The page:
Gift, Legacy & Estate Planning
If you have accumulated assets during your lifetime, you likely will want to ensure that wealth transitions cost effectively. A poll by CIBC in 2012 discovered that as many as one-half of adults do not have a Will, the most basic starting point for your estate plan. If you own a home, any investments, or even just a car, you need an estate plan.
Without a Will, government laws will dictate where your estate will be distributed, and the allocations may not reflect your wishes, or the needs of your beneficiaries. The result can be the selling of assets that your family needs to continue, or paying unnecessary taxes.
As a matter of process, I ask all clients to have a Will. Assembled below are a variety of articles addressing various aspects of your estate plan, as well as options to consider.
Your Will Planning Workbook
A great deal of thought and planning needs to go into preparing your Will. Not only should you consider what your estate is currently worth, you should also consider your future sources of wealth. Click here to download a helpful will planning guide.
Personal Record Keeper
Take the time to document the important information in your life, such as your household accounts, savings and insurance plans, and who your professional advisors are. Not only is this a convenient way to keep a better handle on your personal and financial information, it also becomes an invaluable tool for your loved ones should anything happen to you.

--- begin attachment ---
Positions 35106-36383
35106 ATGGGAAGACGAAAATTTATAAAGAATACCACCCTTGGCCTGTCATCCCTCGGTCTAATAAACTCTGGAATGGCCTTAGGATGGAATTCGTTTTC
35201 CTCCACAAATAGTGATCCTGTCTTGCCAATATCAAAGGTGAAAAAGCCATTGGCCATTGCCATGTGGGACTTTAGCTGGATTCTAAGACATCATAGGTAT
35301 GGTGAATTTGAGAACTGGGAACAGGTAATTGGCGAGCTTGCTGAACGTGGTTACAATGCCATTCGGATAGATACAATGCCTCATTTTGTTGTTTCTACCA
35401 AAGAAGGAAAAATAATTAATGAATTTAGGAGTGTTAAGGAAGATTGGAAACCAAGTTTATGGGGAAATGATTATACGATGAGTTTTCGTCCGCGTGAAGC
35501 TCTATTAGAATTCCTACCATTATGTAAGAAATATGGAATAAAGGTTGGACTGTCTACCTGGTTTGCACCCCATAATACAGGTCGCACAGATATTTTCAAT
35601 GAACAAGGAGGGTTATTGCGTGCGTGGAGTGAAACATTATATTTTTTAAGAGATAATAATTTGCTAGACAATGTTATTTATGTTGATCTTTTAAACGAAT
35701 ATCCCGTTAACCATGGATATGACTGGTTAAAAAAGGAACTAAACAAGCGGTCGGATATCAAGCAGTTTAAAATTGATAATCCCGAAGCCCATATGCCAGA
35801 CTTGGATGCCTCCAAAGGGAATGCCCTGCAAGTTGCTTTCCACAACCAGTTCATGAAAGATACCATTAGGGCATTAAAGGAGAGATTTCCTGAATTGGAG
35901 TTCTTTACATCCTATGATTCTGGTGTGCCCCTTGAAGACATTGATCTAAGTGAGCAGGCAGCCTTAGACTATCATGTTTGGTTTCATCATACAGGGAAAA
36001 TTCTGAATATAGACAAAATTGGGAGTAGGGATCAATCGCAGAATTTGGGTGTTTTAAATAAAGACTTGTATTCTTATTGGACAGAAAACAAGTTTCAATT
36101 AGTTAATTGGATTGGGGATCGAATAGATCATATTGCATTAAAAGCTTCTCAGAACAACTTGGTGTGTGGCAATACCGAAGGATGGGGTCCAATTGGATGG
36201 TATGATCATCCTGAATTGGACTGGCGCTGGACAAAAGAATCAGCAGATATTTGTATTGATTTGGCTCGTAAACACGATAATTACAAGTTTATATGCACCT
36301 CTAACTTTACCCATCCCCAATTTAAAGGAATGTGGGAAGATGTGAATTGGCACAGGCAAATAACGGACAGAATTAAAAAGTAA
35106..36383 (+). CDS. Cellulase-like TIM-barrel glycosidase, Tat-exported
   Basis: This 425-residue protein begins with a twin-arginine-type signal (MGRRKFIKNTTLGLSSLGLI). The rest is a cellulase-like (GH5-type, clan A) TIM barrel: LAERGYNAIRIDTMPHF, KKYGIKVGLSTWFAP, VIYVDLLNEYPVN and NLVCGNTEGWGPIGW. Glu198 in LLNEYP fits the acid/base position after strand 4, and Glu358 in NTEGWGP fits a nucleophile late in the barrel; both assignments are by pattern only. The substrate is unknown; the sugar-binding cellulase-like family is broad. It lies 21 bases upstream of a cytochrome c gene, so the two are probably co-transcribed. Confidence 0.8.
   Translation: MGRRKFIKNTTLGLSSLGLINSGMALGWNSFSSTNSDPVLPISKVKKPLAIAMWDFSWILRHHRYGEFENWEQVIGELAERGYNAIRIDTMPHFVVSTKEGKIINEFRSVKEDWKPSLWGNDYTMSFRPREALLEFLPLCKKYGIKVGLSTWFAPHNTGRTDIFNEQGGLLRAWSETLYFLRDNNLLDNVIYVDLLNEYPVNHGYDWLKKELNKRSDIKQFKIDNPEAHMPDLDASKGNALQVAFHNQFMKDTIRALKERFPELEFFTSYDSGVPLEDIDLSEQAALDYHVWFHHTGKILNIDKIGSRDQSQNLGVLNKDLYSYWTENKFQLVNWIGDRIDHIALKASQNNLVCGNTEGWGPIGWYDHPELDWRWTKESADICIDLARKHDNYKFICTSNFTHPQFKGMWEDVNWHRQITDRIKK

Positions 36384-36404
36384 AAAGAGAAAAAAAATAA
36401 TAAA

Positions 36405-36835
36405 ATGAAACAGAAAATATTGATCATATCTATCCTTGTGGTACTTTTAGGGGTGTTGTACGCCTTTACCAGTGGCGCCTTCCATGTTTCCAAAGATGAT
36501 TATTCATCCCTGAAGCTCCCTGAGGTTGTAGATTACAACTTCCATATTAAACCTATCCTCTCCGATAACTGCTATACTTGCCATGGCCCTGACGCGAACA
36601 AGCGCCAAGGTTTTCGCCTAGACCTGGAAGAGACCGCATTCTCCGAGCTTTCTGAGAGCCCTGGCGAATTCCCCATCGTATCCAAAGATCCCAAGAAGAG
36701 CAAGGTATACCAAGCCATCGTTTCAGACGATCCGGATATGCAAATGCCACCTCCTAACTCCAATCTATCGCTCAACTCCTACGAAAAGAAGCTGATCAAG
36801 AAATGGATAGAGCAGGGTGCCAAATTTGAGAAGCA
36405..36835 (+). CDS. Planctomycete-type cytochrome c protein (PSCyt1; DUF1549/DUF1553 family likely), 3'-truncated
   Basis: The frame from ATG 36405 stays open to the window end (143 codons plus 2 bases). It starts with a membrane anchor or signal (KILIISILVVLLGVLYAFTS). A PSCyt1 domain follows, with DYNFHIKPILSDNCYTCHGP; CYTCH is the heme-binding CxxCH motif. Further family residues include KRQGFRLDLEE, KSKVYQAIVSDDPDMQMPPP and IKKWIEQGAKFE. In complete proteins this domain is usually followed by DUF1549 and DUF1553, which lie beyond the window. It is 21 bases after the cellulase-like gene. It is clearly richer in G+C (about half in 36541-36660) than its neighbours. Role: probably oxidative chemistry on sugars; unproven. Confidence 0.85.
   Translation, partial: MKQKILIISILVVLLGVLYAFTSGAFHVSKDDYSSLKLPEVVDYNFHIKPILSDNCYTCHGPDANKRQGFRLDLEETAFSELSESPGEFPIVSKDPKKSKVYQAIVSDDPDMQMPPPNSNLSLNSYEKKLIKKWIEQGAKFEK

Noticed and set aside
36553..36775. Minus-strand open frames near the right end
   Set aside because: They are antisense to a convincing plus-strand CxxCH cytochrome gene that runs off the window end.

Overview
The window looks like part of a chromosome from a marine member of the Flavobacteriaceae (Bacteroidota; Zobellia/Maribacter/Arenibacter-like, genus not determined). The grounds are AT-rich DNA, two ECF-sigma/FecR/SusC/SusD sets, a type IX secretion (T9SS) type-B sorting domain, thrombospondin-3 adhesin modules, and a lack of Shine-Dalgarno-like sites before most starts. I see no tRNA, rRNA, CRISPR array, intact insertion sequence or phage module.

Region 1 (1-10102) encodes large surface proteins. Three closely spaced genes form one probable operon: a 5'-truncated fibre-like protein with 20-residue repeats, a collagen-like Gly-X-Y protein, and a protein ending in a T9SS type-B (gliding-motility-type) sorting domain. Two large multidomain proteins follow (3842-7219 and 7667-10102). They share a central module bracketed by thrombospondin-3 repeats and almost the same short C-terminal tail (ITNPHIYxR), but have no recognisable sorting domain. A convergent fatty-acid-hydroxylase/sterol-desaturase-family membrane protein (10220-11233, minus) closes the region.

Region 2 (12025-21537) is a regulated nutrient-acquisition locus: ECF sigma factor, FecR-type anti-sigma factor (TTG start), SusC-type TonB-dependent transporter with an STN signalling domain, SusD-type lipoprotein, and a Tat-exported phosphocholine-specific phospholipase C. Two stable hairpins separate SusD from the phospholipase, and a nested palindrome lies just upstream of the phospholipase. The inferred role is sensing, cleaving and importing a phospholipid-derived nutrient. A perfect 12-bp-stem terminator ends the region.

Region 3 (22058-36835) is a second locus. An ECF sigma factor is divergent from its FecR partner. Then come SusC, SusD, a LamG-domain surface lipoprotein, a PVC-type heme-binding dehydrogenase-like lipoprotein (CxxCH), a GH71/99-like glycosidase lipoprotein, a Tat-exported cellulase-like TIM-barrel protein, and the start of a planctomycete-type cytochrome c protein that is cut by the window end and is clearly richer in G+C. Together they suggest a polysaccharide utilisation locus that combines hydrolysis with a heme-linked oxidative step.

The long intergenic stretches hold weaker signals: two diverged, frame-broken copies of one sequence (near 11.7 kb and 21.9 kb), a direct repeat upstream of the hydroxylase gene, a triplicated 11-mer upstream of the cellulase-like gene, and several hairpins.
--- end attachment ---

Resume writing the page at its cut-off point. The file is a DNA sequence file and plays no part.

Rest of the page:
Will Planning Checklist
There are many decisions you will have to make when you draft a Will. If not thoroughly considered, some of these decisions can have unintended consequences.
Here is a checklist of some of the issues that should be discussed before you make your Will:
Having Crucial Conversations
Estate planning is done to prepare families for the financial circumstances when a loved one passes away. Read more.
Guide to passing on wealth
Planning for death is difficult, because it’s an emotional topic. However, to preserve wealth, it’s important to employ a checklist to enable a thorough discussion and encourage trigger questions. Read more.
When you become an Executor you are really becoming a legal Trustee with all the rights and responsibilities that come with that position. This handbook provides you with a solid overview of estate settlement and will hopefully provide you with some useful information and tools to expedite your responsibilities in a timely and competent fashion. Read more.
Charitable Giving Programs
Certain mutual fund companies have established a way to promote philanthropy by offering Canadians an easy and convenient way to manage their ongoing charitable giving and potentially leave a lasting legacy.
HERE ARE SOME OF THE BENEFITS THESE PROGRAMS CAN OFFER DONORS:
- You can set up a charitable giving fund account, which will operate as a foundation
- The Foundation can be named by you, the donor
- Make irrevocable donations to the Foundation of either cash, securities or life insurance
- Capital gains on donations of securities transferred in-kind to a Foundation are tax-exempt
- Receive an official donation “Tax Receipt”
- Recommend grants annually from your Foundation to eligible charities for the donor’s lifetime and beyond
- Increase the amount you can grant over time through the tax-free growth of assets in the Account; and
- Simplify charitable giving by consolidating your activities into one Account.